Secretary of State John Kerry made a surprise visit to Paris today to meet with French and American officials in the wake of Friday's deadly terror attacks there.
As France mourns the loss of 129 people, killed in mass shootings and bombings in four locations across the city, Kerry brought a message of solidarity from its American ally during this unscheduled stop on his way back home from the summit of world leaders in Turkey.
“Secretary Kerry has landed in Paris, France, to meet with French officials, and embassy staff and families," State Department spokesman John Kirby said in a statement. “He will reiterate America's commitment to our strong relationship with France and express our condolences as well as our shared resolve to continue countering violent extremism here and around the world.”
Kerry spoke to a small group of U.S. and French officials before a ceremonial lighting of the U.S. embassy in the French national colors of blue, white and red. He spoke directly to the French people, in French, saying "we will defeat Daesh and all who share their despicable ideology," referring to the terror group ISIS.
Kerry thanked the emergency response teams in Paris and mentioned the one American who died, Nohemi Gonzalez, a 23-year-old college student from California.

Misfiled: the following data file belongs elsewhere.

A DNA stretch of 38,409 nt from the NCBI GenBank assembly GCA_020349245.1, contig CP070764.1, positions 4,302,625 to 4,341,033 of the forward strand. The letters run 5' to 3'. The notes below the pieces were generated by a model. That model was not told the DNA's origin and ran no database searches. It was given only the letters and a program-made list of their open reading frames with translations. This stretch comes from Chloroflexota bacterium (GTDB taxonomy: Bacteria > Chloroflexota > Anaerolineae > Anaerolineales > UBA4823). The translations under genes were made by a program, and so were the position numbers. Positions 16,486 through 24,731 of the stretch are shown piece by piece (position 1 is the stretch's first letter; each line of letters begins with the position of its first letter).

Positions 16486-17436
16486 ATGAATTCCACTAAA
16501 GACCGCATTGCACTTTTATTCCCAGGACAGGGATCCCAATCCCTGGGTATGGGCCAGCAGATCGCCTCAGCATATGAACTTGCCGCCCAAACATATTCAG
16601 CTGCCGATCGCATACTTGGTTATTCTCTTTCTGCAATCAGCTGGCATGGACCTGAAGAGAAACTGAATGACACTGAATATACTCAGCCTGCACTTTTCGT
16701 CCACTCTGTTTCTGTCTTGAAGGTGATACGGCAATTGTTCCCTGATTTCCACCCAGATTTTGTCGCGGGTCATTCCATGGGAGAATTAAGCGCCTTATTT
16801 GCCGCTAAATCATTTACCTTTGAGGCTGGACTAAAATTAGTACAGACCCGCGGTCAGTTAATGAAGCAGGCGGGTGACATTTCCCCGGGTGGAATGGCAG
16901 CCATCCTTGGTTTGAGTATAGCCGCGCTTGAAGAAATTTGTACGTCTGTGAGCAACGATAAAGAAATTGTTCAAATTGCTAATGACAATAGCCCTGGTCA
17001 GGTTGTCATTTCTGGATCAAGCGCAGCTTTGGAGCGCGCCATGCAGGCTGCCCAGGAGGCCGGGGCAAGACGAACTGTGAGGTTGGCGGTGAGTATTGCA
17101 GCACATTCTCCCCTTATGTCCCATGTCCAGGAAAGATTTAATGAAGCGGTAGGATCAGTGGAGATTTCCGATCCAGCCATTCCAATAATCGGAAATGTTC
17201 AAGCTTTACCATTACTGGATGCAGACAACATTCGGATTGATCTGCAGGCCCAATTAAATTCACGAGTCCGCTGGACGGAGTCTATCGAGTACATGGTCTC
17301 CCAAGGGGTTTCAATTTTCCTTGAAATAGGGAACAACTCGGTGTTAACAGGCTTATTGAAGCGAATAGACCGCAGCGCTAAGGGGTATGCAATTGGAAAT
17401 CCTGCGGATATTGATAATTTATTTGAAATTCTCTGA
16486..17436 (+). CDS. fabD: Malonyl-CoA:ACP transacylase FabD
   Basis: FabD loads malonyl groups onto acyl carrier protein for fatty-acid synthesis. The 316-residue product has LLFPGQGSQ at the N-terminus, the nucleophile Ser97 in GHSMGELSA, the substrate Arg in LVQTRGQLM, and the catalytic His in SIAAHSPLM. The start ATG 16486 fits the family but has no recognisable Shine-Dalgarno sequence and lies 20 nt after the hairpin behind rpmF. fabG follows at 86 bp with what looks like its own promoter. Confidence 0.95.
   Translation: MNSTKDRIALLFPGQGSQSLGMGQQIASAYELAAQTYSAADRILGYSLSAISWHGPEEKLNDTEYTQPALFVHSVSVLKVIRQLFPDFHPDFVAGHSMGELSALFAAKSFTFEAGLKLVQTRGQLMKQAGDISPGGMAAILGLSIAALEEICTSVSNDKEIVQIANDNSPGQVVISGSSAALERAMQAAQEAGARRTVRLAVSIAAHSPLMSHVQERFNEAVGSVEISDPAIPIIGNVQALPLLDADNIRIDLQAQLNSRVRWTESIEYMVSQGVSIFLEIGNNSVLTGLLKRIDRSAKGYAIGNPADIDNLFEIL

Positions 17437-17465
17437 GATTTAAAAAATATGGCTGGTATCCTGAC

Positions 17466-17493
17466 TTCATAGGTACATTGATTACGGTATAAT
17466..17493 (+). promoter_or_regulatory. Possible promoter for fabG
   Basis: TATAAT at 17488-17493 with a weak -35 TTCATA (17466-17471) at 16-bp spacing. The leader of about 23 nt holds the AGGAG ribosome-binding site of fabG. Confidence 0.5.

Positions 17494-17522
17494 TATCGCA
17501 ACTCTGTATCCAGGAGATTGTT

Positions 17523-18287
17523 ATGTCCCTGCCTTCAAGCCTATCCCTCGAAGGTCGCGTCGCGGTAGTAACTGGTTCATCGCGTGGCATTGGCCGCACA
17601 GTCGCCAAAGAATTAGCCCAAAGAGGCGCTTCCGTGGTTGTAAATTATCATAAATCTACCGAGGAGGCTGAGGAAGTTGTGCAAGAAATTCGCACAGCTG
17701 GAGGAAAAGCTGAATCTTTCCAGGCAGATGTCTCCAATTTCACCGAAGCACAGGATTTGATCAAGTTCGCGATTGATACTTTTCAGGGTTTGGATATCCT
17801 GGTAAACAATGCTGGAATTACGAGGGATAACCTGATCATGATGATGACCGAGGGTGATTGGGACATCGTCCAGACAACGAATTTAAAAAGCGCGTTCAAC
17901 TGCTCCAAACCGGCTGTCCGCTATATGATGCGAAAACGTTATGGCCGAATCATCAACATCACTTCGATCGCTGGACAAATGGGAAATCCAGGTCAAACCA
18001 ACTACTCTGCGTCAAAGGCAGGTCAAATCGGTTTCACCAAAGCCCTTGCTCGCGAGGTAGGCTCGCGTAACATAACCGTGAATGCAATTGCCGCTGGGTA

"Tonight, we are all Parisians," Kerry said.
President Obama, who was also in Turkey at the G-20 summit, said today that despite the attacks, he will not change to U.S. strategy to defeat ISIS. He said his critics who say more should be done often suggest “things that what we’re already doing.”
The only meaningful strategy shift would be to put a large American force on the ground in Syria, the president said. But he expressed clear reluctance to do that.
"And maybe part of the reason is because every few months I go to Walter Reed," Obama said in Antalya, Turkey, referring to the military medical center just outside Washington D.C. "And I see a 25-year-old kid that is paralyzed or has lost his limbs. And some of those are people I've ordered into battle. And so I can't afford to play some of the political games that others may."